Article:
Making things easier
The EASIER project is being carried out by the Human Language and Accessibility Technologies (HULAT) research group - formerly known as the Advanced Databases Group, LaBDA) - from UC3M's IT department. The objective is to develop a solution in order to facilitate accessibility to knowledge for people with intellectual disabilities in the field of information and communication technologies (ICT). In order to do so, they aim to provide a system that adapts to each person's comprehension skills by means of a lexical simplification of the textual content in Spanish, taking into account the accessibility guidelines (WCAG) related to the language, complying with the regulations in Spain and the Easy-to-Read guidelines.
For the development of this system, they will use innovative methods of Natural Language Processing (NLP) and machine learning. Then, by means of the web tool, called EASIER, users will be able to enter a text or the URL of a website so that the system can generate a version with simplified text that is easier to understand. In addition, an extension for browsers will be developed that identifies complex and unusual words on a website, providing a simpler synonym. "This proposal has a great social impact, since it facilitates the integration of people with intellectual disabilities through innovative applications in different areas such as social, cultural and political integration, in addition to education and employment integration," says the researcher leading up the project, Lourdes Moreno, from UC3M's HULAT group.
An app for detecting crises in people with autism
Meanwhile, the PETRA project, proposed by researchers from the Signal Processing and Learning Group (GTSA in its Spanish acronym) from UC3M's Department of Signal Theory and Communications, seeks to alleviate particular communication difficulties that some of the people with Autism Spectrum Disorder (TEA in its Spanish acronym) have. In general, these people's capacities for interaction with others are considerably different from the usual. They present abnormalities in communication (verbal and non-verbal) and have certain limitations when it comes to understanding the emotions and intentions of others.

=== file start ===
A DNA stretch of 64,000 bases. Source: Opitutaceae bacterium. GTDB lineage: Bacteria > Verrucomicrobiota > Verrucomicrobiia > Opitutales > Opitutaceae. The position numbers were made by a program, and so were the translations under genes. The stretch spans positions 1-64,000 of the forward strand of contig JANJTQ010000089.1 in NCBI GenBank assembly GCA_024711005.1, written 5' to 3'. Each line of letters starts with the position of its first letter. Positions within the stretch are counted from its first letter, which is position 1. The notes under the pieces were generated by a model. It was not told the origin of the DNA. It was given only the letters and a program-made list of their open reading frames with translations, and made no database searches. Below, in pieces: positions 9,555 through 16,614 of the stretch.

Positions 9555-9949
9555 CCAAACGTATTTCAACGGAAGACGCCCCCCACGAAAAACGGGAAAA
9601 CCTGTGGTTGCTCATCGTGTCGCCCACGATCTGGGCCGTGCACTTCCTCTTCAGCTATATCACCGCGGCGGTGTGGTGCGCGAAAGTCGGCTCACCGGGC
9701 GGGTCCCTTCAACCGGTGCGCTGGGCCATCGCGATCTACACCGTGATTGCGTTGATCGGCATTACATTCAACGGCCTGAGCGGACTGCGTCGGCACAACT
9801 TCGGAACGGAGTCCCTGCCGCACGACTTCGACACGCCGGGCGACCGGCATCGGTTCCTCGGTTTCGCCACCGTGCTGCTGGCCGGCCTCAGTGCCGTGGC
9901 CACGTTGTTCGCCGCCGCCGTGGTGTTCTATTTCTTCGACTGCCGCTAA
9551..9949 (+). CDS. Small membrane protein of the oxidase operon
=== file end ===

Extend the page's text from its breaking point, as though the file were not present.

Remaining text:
To improve the relationships that these people can have with their social environment, the researchers are proposing the development of a free mobile application, called eB2-TEA (evidence based behaviour for TEA), which is capable of characterising their habitual behaviour regarding the use of the mobile device, identifying personalised patterns and detecting changes that allow you to predict episodes of crisis. "In this way, we aim to alleviate the deficiencies in these people's communication skills through a system that generates, automatically and in real time, a direct alert to their caregivers' mobile phones," explains the scientist heading up the project, Pablo MartÍnez Olmos, a researcher from UC3M's GTSA. "All the processing is local to the device and, by not sending data to any computer server, anonymity is also guaranteed," he adds.
The aim of Indra and Fundación Universia's grants to research projects in accessible technologies is to promote the development of innovative technological solutions that improve the quality of life and the social and labour integration of people with disabilities. The evaluation criteria were the technological innovation and excellence of the proposed solution, its viability in terms of becoming a reality, its practical use in an actual labour inclusion environment, the number of possible beneficiaries and the potential of internationalising the initiative. Other factors taken into account were whether the resulting solutions are free or low cost for end users and whether they planned to involve people with disabilities in the development and validation of the project.